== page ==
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I have a class in python that is instantiated from the values of a (json) config file. I was wondering what is the best practise to do that (if there is a best practise and is not just a matter of personal preference).

  • I call a read_config function (which is defined outside the class) in my main, that parses my configuration file and returns the configuration as a dictionary. Then, I instantiate the class using this dictionary.

or

  • I instantiate the class by giving the configuration file name. In my class there is the read_config method that sets my instance variables.

In the first method I find positive that I am a little bit more flexible from where I get my config data. It could be a file, or even a hard-coded dictionary. Is there any software design rule that should be followed or it really doesn't matter?

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    The most relevant principle at play here is probably "Single Responsibility." You will have to decide if it's your class' responsibility to parse JSON. Normally that parsing would take place somewhere else, and you would pass the result of that parse (i.e. a DTO) to your class being configured. A dictionary also works. – Robert Harvey Jun 21 '17 at 21:06
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The design pattern for constructing objects is called the factory pattern.

My suggestion is you create an abstract factory that takes the parsed dictionary and returns the instantiated object (in fp pseudocode):

// FooFactory is a function that takes a dictionary and produces a Foo
FooFactory = Dict => Foo

def defaultFooFactory(dict: Dict): Foo
    // from dict
    return Foo(...)

To address where the JSON file should be parsed, you can implement FooFactory for that:

def jsonFooFactory(fileName: String, delegate: FooFactory)(dict: Map[String, Object]): Foo =
    // load json file from fileName and merge it with passed dict
    combinedDict = ...
    return delegate(combinedDict)

Then at your composition root you should construct your chosen factory:

factory = jsonFooFactory("config.json", defaultFooFactory)

You can pass around your factory and create instances of Foo whenever you want:

factory(// overrides to json could be passed here)

The benefits of this pattern are:

  • Follows single responsibility principle. A class shouldn't know how to instantiate itself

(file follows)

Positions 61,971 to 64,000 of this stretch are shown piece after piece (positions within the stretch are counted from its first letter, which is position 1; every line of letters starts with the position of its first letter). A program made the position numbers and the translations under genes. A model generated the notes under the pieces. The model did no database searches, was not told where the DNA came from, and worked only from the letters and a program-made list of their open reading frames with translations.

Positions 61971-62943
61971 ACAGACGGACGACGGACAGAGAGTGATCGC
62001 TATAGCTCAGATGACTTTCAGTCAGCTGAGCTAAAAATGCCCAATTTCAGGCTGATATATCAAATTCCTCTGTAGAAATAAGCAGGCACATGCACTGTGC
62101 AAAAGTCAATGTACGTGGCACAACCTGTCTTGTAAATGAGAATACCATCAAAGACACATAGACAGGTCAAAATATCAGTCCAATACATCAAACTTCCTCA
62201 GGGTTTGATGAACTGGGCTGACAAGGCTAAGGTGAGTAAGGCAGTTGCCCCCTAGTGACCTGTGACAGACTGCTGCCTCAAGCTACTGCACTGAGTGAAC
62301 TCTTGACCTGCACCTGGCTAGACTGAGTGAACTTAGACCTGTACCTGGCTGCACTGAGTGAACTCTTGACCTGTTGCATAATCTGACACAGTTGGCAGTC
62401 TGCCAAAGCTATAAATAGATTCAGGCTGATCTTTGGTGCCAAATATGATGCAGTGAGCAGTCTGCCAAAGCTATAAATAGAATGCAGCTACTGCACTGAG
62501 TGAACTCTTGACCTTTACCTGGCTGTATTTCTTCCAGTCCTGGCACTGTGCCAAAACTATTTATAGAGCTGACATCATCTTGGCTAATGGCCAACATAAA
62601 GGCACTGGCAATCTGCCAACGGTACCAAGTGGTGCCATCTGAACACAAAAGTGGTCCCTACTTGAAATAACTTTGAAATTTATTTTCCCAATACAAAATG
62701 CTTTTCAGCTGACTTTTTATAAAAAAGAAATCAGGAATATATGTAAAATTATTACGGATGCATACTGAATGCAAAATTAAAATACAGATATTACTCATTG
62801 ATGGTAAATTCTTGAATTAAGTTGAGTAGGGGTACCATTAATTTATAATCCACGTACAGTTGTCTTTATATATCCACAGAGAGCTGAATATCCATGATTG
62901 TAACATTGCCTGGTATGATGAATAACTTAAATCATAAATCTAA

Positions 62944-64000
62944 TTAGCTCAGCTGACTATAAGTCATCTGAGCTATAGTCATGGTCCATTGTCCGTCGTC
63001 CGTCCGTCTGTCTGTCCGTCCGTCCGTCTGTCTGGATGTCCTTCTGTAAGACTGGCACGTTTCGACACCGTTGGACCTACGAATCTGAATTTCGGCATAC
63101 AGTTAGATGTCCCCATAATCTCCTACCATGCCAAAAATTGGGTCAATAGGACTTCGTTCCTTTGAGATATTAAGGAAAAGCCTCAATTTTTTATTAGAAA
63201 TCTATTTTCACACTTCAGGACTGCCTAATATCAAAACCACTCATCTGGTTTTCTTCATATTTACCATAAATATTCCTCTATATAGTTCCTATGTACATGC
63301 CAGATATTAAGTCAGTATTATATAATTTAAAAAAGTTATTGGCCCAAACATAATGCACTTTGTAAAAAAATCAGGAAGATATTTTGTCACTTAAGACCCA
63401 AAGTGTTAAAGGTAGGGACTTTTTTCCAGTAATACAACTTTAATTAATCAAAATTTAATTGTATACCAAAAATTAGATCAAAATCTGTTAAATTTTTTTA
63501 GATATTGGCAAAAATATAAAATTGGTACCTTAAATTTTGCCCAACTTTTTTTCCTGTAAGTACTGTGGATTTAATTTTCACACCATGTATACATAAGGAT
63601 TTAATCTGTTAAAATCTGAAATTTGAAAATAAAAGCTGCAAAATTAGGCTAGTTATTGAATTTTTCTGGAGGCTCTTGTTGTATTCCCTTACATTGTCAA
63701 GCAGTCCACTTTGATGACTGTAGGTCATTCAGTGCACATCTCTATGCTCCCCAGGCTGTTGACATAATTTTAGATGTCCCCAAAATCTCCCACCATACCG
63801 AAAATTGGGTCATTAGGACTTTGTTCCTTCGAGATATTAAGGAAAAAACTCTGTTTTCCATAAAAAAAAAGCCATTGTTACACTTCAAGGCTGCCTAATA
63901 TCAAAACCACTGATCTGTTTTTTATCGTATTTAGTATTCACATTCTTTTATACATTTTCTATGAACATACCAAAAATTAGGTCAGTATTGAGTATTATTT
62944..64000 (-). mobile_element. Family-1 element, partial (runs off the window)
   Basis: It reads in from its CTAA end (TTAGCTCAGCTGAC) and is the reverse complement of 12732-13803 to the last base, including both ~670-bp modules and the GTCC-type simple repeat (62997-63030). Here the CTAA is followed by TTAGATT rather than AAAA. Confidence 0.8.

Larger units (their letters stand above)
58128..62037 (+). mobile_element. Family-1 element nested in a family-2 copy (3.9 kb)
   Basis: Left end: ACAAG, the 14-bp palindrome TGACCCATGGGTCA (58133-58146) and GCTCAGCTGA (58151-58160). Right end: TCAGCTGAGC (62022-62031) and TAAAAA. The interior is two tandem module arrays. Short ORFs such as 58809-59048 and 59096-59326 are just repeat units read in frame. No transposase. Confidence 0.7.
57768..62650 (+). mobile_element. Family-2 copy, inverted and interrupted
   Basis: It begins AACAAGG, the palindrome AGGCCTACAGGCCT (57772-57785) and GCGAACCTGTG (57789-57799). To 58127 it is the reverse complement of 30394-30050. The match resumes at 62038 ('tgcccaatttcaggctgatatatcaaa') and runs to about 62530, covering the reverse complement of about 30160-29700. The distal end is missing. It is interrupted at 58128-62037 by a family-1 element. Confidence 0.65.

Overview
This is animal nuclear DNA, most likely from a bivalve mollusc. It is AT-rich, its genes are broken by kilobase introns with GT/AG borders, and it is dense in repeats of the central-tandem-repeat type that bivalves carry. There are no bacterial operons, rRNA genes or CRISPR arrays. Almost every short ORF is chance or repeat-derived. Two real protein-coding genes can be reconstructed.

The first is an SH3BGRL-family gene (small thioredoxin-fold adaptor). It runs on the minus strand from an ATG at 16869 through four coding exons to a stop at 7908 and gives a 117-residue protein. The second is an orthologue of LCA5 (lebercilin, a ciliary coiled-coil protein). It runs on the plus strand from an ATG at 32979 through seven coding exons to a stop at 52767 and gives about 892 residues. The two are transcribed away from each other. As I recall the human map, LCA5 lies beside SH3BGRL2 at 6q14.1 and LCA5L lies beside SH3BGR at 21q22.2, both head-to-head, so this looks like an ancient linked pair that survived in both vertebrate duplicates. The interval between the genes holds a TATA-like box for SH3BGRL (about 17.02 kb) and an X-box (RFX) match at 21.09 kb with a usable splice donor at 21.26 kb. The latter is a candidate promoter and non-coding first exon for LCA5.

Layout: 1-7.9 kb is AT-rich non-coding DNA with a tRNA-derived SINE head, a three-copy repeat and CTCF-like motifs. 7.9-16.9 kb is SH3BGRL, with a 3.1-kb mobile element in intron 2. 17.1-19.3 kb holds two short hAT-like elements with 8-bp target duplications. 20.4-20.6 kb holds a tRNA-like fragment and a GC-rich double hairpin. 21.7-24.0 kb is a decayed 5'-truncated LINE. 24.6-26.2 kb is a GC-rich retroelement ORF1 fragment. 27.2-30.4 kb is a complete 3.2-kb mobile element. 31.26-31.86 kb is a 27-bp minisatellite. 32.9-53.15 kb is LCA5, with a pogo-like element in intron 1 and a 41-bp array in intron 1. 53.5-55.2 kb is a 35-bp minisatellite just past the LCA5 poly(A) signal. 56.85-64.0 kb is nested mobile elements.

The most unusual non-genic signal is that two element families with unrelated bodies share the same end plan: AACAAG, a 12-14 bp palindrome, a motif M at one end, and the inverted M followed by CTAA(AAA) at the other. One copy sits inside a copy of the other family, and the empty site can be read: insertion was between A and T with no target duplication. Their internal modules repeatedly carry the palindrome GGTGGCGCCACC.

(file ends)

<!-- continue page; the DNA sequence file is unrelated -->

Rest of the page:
• Abstracts the construction of Foo. You can change how you instantiate Foo by implementing new FooFactorys.
  • Adds an abstraction layer that decouples and improves testability
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    Ack... Really? .... – Robert Harvey Jun 21 '17 at 22:06
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    Follows single responsibility principle. A class shouldn't know how to instantiate itself -- That's not what SRP means. This is probably where your answer runs off the rails. – Robert Harvey Jun 21 '17 at 22:16
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    Abstracts the construction of Foo. You can change how you instantiate Foo by implementing new FooFactorys -- Again, why would you need this? A dictionary provides more than sufficient abstraction for a general-purpose configuration mechanism. – Robert Harvey Jun 21 '17 at 22:18
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    All in all, it seems like a lot of boilerplate for dubious benefits. – Robert Harvey Jun 21 '17 at 22:21
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    " SRP says that a class should only have one reason to change. If Foo knows how to instantiate itself then it will have two reasons to change-- 1. if Foo's logic changes and 2. if Foo's instantiation changes." sweet jesus, by that logic every single class needs a factory, every factory needs a factoryfactory, etc. – whatsisname Jun 21 '17 at 23:55

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